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Arrived in Britain:
Place of Birth:
17 August 1939
Tom Arie was born Tomas Arje in 1933 in Prague. His father Otto Arje was a young and aspiring lawyer and his mother, Hedy Glaser taught modern languages from her home. Until the Germans arrived, Tom remembers a happy childhood. He remembers visiting his paternal grandparents in Dobris, outside Prague, where his grandfather was the rabbi. But he also remembers the violence and destruction of the synagogue, the discrimination his mother faced when she toured the official bodies to obtain the exit visa to leave Czechoslovakia and his beloved German nanny having to leave after the Nuremberg race laws. Tom does not remember the details of their emigration, e.g. which organisation helped, it might have been the Czech Refugee Trust Fund who made it possible to leave Prague on the 17th August 1939 on the penultimate train.
Tom remembers the trip to England and the start at an English primary school well. Learning the English language and settling in was no problem, except for standing out in “Lederhosen” which he quickly exchanged for English school wear. His lawyer father trained as a welder but never worked as such and found temporarily work with the CRTF. Tom later found correspondence that his father insisted on paying all the money back although the CRTF had told him “it was a gift and not a loan”. Tom was evacuated during the Blitz and only allowed back when his parents found an accommodation providing an air raid shelter. He can’t remember the details but remembers the man, who kindly took his family in, George House who later became a Labour MP for St. Pancras with Attlee. When his father found work with the BBC monitoring service in Evesham they moved. Tom has lost most of his German language ability and to some degree the Czech. The latter was preserved by talking to both grandmothers who came later to stay with them. Tom is not a religious Jew but very conscious of this cultural background. He has never experienced anti-Semitism, however he found correspondence of his mother looking for work who was turned down because of her Jewish background. Gradually his parents moved from having mainly continental Jewish friends to English. After finishing school Tom went on to studying Classics in Oxford until he followed his true calling and switched to medicine. He felt interested in the sociology of medicine and finally specialised in psychiatry and became an expert in “old age psychiatry”. He was made a Commander of the Order of the British Empire (CBE) in the 1995 Birthday Honours, for "Services to Medicine”. He met his wife, who was a medical student as well, in 1960 and in 1963 they got married and later had three children, who he thinks benefited from a rich and varied background – Presbyterian New Zealanders and Czech Jews. Tom felt at first reluctant to be interviewed as he “hadn’t suffered personally”. However, his family suffered losses like his mother’s brother and her uncle and her parents are survivors of Terezin. His paternal grandparents and one uncle survived the Holocaust in Palestine and another uncle joined the forces (RAF and Czech Army). He came back to Prague after the but finally fled the communists to England.
Tom still feels a strong connection to Prague and loves visiting. His grandfather Glaser is buried there and his uncle and great-uncle are commemorated on this gravestone. He remembers the moment when after the Violet Revolution it was possible to go back to the place of his birth. He can’t define to which degree he feels British and “the other side”, but it isn’t necessary as there is room for both and they rather complement each other. He is grateful to his parents that they took the plunge into the unknown and left for England. He is enjoying retirement looking back on a very happy life blessed with family and a rewarding career.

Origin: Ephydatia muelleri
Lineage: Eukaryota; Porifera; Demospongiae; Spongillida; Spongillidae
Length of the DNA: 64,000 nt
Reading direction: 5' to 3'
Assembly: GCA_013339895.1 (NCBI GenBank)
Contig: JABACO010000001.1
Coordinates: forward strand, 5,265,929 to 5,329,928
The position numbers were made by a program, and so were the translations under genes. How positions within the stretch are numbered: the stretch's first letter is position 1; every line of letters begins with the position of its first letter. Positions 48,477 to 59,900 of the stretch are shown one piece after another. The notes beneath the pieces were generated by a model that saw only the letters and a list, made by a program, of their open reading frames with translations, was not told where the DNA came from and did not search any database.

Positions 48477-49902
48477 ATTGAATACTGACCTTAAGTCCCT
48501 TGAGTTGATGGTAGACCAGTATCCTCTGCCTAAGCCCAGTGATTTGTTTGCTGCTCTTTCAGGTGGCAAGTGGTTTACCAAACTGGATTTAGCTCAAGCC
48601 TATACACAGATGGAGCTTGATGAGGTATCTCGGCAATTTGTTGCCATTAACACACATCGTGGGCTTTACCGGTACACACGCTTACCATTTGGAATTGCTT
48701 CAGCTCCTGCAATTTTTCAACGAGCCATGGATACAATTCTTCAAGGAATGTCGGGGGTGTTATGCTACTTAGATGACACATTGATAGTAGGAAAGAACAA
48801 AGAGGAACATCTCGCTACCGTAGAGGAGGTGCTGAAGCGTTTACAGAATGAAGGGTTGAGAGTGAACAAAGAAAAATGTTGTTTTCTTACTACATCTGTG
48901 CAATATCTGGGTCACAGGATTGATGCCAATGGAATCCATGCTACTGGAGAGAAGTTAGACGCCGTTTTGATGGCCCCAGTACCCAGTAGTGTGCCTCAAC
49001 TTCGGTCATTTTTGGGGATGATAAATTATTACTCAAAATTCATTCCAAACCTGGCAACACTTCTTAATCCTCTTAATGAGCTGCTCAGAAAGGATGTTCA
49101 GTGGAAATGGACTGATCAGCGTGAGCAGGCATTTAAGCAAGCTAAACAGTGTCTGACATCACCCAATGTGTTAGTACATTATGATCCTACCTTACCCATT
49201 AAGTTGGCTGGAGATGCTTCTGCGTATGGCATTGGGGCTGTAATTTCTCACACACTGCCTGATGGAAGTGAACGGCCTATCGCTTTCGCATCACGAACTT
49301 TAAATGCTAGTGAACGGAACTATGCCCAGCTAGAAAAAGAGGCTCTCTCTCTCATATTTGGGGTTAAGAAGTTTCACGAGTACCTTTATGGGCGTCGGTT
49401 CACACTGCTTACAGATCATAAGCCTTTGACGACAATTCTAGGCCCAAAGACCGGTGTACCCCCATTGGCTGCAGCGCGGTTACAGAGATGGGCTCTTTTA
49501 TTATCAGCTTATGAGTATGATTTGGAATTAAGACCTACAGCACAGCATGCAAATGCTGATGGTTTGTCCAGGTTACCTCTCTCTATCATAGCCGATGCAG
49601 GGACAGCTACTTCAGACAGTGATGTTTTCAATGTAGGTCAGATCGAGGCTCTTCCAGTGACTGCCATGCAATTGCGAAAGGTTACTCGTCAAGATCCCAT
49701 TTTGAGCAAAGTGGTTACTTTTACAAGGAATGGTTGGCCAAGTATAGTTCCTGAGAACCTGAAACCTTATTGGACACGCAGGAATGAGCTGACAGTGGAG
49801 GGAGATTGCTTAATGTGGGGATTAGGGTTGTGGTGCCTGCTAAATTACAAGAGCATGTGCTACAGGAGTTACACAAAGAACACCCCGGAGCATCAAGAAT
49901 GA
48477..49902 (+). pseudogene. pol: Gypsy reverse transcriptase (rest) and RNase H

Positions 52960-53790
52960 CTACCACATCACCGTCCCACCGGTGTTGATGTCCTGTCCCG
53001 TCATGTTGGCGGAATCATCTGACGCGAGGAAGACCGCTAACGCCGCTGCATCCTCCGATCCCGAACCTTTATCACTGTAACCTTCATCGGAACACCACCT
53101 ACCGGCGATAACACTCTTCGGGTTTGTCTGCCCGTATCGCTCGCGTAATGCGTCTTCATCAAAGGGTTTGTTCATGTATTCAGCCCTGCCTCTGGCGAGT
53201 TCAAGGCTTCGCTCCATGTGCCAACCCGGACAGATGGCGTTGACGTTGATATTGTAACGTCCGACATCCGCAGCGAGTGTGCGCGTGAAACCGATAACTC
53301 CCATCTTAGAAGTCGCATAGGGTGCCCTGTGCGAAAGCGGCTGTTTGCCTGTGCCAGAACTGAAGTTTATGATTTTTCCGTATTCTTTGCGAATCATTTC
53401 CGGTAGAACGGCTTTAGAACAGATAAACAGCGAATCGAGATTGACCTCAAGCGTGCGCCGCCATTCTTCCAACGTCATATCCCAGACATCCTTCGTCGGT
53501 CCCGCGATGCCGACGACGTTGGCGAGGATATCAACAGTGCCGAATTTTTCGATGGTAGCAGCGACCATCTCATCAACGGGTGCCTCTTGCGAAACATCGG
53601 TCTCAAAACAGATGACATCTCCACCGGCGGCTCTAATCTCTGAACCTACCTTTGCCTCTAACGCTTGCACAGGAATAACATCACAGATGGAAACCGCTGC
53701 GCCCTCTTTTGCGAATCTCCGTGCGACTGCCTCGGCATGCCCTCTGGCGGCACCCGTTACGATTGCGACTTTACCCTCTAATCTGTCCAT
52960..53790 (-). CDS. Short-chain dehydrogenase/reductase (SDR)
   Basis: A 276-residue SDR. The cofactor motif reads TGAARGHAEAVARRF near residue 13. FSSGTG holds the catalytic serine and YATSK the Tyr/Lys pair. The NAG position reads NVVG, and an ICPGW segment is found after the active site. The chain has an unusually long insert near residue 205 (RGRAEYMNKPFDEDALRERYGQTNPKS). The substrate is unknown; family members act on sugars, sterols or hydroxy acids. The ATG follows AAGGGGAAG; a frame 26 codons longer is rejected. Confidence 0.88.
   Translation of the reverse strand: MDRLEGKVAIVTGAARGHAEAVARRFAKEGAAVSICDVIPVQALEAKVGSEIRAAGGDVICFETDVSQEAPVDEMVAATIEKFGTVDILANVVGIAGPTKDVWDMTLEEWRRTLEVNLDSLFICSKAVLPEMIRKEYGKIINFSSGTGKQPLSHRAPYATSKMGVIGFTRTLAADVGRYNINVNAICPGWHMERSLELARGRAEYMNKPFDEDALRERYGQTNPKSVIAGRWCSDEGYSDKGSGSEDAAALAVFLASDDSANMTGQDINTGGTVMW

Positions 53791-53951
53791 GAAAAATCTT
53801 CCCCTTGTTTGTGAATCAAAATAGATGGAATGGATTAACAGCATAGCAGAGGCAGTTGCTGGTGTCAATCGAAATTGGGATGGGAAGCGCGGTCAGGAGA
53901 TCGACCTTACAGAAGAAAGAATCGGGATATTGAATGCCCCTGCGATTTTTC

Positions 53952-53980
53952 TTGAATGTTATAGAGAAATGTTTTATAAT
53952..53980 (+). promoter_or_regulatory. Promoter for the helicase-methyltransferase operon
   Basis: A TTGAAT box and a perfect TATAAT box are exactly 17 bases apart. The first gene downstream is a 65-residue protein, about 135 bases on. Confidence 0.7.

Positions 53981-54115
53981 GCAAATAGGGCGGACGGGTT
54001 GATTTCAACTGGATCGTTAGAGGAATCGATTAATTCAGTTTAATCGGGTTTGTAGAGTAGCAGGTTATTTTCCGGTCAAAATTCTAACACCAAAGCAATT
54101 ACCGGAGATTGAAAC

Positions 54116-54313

Arje – Glaser – Dobris rabbi – Fleischmann family – psychiatry of old age – Czech Refugee Trust Fund – MP George House – BBC monitoring service – Terezin – Kaufering - Minsk
I have one particular memory, that must have been I think in the spring of ’39, when we went to spend a weekend I think in a little town outside Prague called Dobris, where my family had many links, because my paternal grandfather’s first job as a rabbi was in that little town. And had maintained links with it. And we were there, and in the night, I was woken by sounds of violence and shouting and noises. And it was the Germans who had come to smash up the synagogue. And it was terrifying. And the next morning the synagogue was in ruins.
I remember as we left Prague with my mother’s parents on the platform, weeping. And …then my, Edith, my cousin, and my mother went out into the corridor …to weep. And then there was the great anxiety, of going across Germany. And the amazing relief which I as a small boy even, felt, as we entered Belgium. And… came to Ostend. And we were clear of the Germans. And of course all across Germany there were these guys clomping in with jackboots and …pistol holsters, looking at our papers. And how my parents, who had greater appreciation than me of the situation, must have been anxious is you know, mind boggling.
After my parents died, again I went through my mother’s papers. And I found that when she came, she was looking for work, writing to schools for…for work as a, as a modern language teacher. And I found one letter which read roughly, “You seem admirably qualified for this post. But if it should be the case that you’re of the Hebraic persuasion, that would disqualify.
I have had a jolly fortunate and privileged life, for which I’m deeply grateful. Deeply grateful to my parents for so to speak having given me life twice over by coming to this country. People don’t realise. It was a very brave thing to do.